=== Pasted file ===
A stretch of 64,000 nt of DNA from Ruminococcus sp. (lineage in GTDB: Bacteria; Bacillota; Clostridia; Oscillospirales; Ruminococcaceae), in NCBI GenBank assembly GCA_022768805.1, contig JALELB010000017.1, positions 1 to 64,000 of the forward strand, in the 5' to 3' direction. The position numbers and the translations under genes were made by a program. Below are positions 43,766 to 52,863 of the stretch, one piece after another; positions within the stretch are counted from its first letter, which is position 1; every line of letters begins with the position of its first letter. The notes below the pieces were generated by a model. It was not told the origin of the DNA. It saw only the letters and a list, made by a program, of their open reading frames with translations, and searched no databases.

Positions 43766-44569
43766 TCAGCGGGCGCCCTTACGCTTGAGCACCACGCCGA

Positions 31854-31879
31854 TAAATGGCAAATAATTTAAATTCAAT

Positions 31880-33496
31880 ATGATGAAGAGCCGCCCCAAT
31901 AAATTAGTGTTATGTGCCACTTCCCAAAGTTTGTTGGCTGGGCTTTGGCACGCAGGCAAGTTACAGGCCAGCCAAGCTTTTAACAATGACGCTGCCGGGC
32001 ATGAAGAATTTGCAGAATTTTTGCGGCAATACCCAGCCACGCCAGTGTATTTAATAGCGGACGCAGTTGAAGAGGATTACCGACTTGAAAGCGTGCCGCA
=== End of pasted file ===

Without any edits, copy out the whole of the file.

A stretch of 64,000 nt of DNA from Ruminococcus sp. (lineage in GTDB: Bacteria; Bacillota; Clostridia; Oscillospirales; Ruminococcaceae), in NCBI GenBank assembly GCA_022768805.1, contig JALELB010000017.1, positions 1 to 64,000 of the forward strand, in the 5' to 3' direction. The position numbers and the translations under genes were made by a program. Below are positions 43,766 to 52,863 of the stretch, one piece after another; positions within the stretch are counted from its first letter, which is position 1; every line of letters begins with the position of its first letter. The notes below the pieces were generated by a model. It was not told the origin of the DNA. It saw only the letters and a list, made by a program, of their open reading frames with translations, and searched no databases.

Positions 43766-44569
43766 TCAGCGGGCGCCCTTACGCTTGAGCACCACGCCGA

Positions 31854-31879
31854 TAAATGGCAAATAATTTAAATTCAAT

Positions 31880-33496
31880 ATGATGAAGAGCCGCCCCAAT
31901 AAATTAGTGTTATGTGCCACTTCCCAAAGTTTGTTGGCTGGGCTTTGGCACGCAGGCAAGTTACAGGCCAGCCAAGCTTTTAACAATGACGCTGCCGGGC
32001 ATGAAGAATTTGCAGAATTTTTGCGGCAATACCCAGCCACGCCAGTGTATTTAATAGCGGACGCAGTTGAAGAGGATTACCGACTTGAAAGCGTGCCGCA